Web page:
BMW says that “in the foreseeable future,” it will come out with a K-Series touring bike powered by the same 1600cc six-cylinder engine used by its Concept 6 prototype, unveiled today at EICMA.
According to BMW, the in-line engine is about 4 inches (or 100 mm) slimmer than all former straight-six production engines, and only a bit wider than a “large-capacity straight-four with conventional technology.” In its layout, the engine follows the straight-four in the K 1300 model series, again coming with cylinders tilted to the front by 55 degrees.
The engine comes with dry sump lubrication. The oil reservoir is provided by an oil tank integrated at the rear of the engine block.
BMW says output of the six-cylinder will be in about the same range as on the company’s 1300cc straight-fours. Torque, on the other hand, will be “right at the top of the range.”
The engine will make a claimed 96 ft.-lbs. of torque at 2,000 rpm, and will rev up “almost” to 9,000 rpm.
The engine offers long inspection intervals through the use of cup tappets controlling its valves.
For more information on Concept 6 itself, check out BMW’s full press release following the image below.
BMW Motorrad Concept 6. Fascination, Supremacy and Riding Comfort with Six Cylinders.
Fascination, Supremacy and Riding Comfort with Six Cylinders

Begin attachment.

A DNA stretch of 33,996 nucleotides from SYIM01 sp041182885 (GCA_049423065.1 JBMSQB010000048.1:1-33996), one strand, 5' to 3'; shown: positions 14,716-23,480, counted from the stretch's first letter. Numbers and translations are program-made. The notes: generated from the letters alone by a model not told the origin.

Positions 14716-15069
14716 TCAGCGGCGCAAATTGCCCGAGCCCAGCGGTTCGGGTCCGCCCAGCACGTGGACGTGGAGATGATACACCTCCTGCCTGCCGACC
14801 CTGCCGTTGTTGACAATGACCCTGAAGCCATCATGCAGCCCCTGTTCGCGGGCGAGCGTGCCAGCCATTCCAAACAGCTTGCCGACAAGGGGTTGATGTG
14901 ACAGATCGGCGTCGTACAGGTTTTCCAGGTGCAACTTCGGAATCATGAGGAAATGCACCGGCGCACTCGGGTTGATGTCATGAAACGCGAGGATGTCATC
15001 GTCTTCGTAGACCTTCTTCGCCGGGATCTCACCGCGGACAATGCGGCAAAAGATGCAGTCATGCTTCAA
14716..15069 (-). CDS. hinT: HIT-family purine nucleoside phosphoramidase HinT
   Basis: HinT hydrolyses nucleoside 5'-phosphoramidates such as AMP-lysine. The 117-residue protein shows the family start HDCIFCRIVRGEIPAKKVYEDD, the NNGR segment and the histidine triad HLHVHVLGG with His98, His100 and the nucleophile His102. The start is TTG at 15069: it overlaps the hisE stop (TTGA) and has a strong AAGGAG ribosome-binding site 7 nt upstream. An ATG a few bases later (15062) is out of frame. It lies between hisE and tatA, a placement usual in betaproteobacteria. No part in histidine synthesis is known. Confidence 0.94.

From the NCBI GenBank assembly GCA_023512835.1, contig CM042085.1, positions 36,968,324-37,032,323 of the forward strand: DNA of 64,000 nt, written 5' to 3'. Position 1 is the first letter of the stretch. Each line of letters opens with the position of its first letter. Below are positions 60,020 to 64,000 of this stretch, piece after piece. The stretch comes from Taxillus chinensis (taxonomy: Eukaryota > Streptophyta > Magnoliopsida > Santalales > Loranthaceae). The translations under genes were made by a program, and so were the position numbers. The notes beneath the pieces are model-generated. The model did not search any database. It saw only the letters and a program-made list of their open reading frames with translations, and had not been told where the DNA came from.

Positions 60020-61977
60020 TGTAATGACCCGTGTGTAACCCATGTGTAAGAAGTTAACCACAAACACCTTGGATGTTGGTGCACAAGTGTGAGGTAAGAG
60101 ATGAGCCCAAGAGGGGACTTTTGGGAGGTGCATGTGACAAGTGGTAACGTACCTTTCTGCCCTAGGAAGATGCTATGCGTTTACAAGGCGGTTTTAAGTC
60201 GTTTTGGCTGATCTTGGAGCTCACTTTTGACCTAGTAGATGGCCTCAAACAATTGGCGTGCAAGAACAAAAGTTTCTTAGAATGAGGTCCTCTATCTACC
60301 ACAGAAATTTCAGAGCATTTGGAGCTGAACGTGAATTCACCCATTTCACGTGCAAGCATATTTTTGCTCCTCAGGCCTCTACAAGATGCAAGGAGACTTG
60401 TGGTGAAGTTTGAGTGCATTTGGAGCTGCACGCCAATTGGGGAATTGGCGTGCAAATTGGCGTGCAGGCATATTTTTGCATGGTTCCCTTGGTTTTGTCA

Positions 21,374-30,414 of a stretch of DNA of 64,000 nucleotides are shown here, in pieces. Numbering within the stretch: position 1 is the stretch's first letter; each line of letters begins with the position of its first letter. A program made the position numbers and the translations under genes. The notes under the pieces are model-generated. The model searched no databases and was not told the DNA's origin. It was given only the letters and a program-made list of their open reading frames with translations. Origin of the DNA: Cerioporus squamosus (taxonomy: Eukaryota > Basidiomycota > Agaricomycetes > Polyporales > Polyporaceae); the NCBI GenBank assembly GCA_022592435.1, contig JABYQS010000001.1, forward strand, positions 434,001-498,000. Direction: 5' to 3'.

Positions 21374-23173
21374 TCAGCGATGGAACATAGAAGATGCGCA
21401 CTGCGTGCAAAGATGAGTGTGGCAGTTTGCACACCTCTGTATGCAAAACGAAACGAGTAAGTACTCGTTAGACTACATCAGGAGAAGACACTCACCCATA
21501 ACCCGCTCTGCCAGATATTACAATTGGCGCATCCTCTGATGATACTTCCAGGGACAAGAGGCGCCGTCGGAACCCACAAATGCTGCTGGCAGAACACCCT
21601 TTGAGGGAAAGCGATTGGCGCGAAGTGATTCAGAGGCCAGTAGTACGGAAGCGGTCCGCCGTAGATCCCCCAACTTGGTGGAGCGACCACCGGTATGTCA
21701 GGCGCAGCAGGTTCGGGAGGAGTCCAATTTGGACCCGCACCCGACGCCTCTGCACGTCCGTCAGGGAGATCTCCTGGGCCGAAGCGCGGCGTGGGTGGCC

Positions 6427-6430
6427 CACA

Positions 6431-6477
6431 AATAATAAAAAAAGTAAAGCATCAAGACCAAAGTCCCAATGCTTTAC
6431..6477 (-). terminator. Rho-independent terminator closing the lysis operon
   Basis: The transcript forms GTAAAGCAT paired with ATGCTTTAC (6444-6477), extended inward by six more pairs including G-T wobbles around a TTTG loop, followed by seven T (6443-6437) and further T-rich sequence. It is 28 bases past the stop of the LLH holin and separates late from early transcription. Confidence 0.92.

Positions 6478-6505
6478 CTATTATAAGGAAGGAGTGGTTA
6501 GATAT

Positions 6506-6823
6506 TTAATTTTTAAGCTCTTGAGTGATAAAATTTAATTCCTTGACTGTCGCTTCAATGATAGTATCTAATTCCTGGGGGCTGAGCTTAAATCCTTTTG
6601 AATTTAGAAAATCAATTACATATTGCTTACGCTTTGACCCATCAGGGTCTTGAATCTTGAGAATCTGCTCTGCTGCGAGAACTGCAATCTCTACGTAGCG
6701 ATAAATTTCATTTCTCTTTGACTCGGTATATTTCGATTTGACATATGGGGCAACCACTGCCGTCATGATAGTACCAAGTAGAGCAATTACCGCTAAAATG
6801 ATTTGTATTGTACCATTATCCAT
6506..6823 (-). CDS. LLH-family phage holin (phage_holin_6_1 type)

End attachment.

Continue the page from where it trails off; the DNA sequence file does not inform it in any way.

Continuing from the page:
Munich. Six-cylinder power units have always had particular appeal, offering not only supreme smoothness and refinement, but also superior power and performance as well as a truly emotional driving – or, in this case, riding – experience. A further point is that the typical sound of a straight-six almost like a turbine is absolutely incomparable, with straight-six power units at BMW having stood for fascinating engine technology in BMW cars for more than seven decades.
Looking at motorcycles, inventive engineers have also tried time and again to offer the enthusiast the thrilling concept of a straight-six power unit. But while a few engines in straight-six configuration have indeed been fitted in motorcycles both lengthwise and crosswise, the straight-six has never really made a genuine breakthrough neither on production models nor in motorcycle racing. (Continued)